The last two columns of our table are the Created and Deleted fields. The Deleted field is once again a true/false column and will be treated the same as the Administrator field. The Created field represents the date on which the record was created. MySQL provides four columns for handling date information, each of which is fairly self-explanatory: DATE, TIME, DATETIME, and YEAR (There is a fifth TIMESTAMP column that we will discuss later). When choosing a data type to use consider what kind of information is needed. By far the most commonly used formats are DATE and DATETIME, as there is not as much use for just the time of day or year when recording information (consider that most people do not search for time information regardless of day). For our purposes the DATE column is adequate as it is not essential to know the time of day that the row was created:

	LastName CHAR(40) NOT NULL,
	FirstName CHAR(40) NOT NULL,
	Phone CHAR(10) NOT NULL,
	Username CHAR(16) NOT NULL,
	Administrator ENUM('TRUE', 'FALSE') NOT NULL,

The closing round bracket indicates the end of the column definitions. The TYPE keyword is optional because the default table type is MyISAM, but we can use the keyword later to indicate that we wish to use one of the other MySQL table handlers, such as InnoDB, HEAP, or BDB to name a few. More information on table handlers can be found at, but for the purposes of this article we will stick to the default MyISAM table handler. The semicolon character (;) tells the MySQL server that we have finished our query and that it can go ahead and execute it. Execution of queries will be covered in a future tutorial, for now we will simply be preparing the queries for future use. I recommend you create your queries in a text editor such as notepad and save them using a filename such as table_creation_statements.sql. The .sql extension will indicate that the file holds SQL queries.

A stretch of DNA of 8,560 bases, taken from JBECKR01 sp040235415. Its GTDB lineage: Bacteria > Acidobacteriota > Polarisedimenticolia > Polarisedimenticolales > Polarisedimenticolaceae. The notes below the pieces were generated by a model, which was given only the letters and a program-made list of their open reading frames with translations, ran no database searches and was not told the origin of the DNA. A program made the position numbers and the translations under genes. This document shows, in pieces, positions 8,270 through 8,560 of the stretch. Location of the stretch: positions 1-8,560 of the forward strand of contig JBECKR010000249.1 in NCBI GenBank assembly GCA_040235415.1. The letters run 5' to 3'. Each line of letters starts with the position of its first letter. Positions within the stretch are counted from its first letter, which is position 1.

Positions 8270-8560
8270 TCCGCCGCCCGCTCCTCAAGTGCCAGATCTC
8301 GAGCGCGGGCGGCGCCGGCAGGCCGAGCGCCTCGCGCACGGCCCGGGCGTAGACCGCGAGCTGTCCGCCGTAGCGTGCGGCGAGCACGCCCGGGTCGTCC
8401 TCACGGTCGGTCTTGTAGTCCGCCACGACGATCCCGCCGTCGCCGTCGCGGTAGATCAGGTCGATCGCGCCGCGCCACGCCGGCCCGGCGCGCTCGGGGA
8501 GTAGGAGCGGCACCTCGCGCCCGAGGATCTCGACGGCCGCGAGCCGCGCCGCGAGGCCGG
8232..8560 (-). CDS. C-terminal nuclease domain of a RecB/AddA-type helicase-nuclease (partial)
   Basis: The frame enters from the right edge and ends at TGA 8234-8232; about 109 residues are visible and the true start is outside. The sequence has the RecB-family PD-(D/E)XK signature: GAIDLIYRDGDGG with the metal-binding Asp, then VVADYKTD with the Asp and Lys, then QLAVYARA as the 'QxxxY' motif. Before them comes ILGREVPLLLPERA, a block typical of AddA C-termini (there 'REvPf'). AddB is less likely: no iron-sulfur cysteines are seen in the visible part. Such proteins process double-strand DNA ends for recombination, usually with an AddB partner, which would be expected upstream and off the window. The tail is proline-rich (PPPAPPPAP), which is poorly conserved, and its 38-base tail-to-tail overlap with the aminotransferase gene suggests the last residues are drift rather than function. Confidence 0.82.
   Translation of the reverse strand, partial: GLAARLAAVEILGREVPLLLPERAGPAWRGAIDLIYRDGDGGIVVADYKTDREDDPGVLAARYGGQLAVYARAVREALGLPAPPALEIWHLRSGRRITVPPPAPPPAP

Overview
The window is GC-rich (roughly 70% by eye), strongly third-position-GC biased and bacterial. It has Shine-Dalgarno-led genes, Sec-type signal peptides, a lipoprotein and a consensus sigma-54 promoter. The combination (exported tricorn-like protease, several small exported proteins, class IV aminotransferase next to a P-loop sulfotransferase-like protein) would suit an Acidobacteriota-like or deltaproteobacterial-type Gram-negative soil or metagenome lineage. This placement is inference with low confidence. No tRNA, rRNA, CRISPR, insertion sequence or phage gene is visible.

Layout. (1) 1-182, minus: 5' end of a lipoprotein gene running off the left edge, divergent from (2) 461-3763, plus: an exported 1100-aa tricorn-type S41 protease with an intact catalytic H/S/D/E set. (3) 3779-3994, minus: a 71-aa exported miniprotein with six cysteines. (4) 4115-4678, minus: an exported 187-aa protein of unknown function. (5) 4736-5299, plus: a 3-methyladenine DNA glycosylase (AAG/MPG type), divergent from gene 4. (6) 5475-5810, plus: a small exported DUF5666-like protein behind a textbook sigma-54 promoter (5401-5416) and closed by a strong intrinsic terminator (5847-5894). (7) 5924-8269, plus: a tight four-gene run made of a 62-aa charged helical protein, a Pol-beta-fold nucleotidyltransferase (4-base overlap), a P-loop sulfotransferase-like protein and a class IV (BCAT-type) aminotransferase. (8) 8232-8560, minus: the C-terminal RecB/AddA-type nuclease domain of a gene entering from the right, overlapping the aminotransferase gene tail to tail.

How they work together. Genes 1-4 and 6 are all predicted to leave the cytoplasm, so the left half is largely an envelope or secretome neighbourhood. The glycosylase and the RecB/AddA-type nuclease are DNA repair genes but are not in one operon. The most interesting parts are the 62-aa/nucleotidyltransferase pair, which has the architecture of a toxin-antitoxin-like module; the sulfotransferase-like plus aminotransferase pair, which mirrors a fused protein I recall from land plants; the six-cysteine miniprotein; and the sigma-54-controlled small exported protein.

One special data type available with many databases is TIMESTAMP. A timestamp column is very similar to the DATETIME field but has certain special properties. If your table has a timestamp column then MySQL will automatically populate the field with the current time when a row is inserted without specifying a value for the timestamp column (or if the timestamp column is specified as being NULL). The timestamp column will also be updated to the current time whenever a row is updated with new information (once again as long as the column is either unspecified or set to NULL).